Montesquieu described a “monarch” as a king with strings attached, being limited by a class of powerful noblemen, laws, traditions, Judeo-Christian beliefs, and having a conscience — reminded that he will be held accountable the King of kings in the next life.
Montesquieu described a “despot” as a king with no strings attached, who rules without a conscience, according to his whims and caprices, exercising absolute and arbitrary power through executive orders:
  • absolute power, means the moment he says something it is the law; and
  • arbitrary power, means no one can predict what he will say next.
Montesquieu understood that man’s nature was inherently selfish and, opportunity provided, any person could be tempted to accumulate power and become a despot.
St. Augustine called this “libido dominandi” — the lust to dominate.
Montesquieu explained that once virtue is gone, a republic will become lawless. The resulting insecurity for life and property causes individuals to beg for someone to restore order.
The power of governing will then gravitate from the many to the few.
Popular government will be usurped by a despot, who will reward his supporters with pleasure, and dominate the rest of his subjects through fear.
Montesquieu wrote:
“It is the nature of a Republican government that … the collective body of the People … should be … the Supreme Power …
In a Popular state, one spring more is necessary, namely, Virtue …
The politic Greeks, who lived under a Popular government, knew no other support than Virtue …
When Virtue is banished, ambition invades the minds of those who are disposed to receive it, and avarice (greed) possesses the whole community …
When, in a Popular government, there is a suspension of the laws, as this can proceed only from the corruption of the republic, the state is certainly undone.”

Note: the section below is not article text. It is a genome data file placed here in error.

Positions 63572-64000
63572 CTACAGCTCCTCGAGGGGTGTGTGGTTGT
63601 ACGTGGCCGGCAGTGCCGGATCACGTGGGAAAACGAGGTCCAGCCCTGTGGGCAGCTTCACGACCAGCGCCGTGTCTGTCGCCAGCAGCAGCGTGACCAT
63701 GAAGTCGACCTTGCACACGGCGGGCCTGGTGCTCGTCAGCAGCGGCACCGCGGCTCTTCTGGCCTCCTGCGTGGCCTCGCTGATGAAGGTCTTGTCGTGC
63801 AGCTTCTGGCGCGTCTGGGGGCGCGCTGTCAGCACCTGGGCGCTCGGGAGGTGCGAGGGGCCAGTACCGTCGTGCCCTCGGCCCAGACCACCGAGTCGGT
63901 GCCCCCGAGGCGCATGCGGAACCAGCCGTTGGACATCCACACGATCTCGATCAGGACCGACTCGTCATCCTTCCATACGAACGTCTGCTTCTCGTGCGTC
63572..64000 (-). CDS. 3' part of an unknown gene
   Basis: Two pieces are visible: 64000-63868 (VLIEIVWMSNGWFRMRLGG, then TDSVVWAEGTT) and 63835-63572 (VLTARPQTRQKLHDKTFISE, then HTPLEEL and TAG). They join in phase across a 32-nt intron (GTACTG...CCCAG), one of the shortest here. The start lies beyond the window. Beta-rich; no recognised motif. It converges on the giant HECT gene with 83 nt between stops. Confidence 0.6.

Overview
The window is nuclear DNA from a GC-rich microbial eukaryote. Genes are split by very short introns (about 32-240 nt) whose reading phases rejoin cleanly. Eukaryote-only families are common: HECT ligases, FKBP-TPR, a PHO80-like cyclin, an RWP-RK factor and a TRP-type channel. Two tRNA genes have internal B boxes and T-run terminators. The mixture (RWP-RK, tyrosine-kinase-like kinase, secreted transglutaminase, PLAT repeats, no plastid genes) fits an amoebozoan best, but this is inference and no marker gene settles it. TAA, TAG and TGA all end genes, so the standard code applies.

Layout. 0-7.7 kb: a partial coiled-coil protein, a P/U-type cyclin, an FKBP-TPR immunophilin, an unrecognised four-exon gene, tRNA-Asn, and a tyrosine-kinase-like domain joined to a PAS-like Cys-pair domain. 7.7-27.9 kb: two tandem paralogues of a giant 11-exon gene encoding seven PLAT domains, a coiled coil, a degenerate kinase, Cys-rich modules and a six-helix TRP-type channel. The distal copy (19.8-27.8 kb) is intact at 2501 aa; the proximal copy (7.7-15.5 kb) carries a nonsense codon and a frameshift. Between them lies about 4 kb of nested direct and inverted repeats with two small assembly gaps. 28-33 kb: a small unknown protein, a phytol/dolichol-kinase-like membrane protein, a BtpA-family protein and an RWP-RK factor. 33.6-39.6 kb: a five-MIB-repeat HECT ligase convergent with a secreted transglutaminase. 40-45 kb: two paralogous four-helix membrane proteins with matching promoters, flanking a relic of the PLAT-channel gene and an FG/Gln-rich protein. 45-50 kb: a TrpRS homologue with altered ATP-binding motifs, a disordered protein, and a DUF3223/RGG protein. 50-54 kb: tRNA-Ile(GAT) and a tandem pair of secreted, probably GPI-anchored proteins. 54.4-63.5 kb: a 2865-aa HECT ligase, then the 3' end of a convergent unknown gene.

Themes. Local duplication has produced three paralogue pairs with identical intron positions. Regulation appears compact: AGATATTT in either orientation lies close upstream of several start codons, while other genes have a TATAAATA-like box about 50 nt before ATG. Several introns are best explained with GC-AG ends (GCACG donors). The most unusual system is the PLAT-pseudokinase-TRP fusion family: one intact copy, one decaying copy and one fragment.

James Monroe warned in his Inaugural Address, 1817:
“It is only when the people become ignorant and corrupt, when they degenerate into a populace (mob), that they are incapable of exercising the sovereignty.
Usurpation is then an easy attainment, and a usurper soon found. The people themselves become the willing instruments of their own debasement and ruin.”
Ancient Israel functioned as a republic during its first four hundred years in the promised land — before they demanded a king.
Enoch Cobb Wines wrote in Commentaries on the Laws of the Ancient Hebrews, with an Introductory Essay on Civil Society & Government (NY: Geo. P. Putnam & Co., 1853):
“A fundamental principle of the Hebrew government was … the education of the whole body of the people; especially, in the knowledge of the constitution, laws and history of their own country.
An ignorant people cannot be a free people. Intelligence is essential to liberty.
No nation is capable of self-government, which is not educated to understand and appreciate its responsibilities …
Maimonides, in his treatise on the study of the law, says: ‘Every Israelite, whether poor or rich, healthy or sick, old or young, is obliged to study the law … ‘ He asks, ‘How long ought a man to pursue the study of the law?’ and replies, ‘Till death …'”
E.C. Wines continued:
“Moses … intended, that all his people should share in the management of the public affairs. He meant each to be a depositary of political power … as a solemn trust …
On the subject of education, he appears chiefly anxious to have his people instructed in the knowledge of … their duties as men and citizens.
He … (did not) desire to see the mass of the people shut out from all political power … nor … to see the power of the masses increased, irrespective of their ability to discharge so important a trust beneficially to the community.
In his educational scheme, power and knowledge went hand in hand. The possession of the latter was regarded as essential to the right use of the former …
In proportion as this idea enters into the constitution of a state, tyranny will hide its head, practical equality will be established, party strife will abate its ferocity, error, rashness, and folly will disappear, and an enlightened, dignified, and venerable public opinion will bear sway …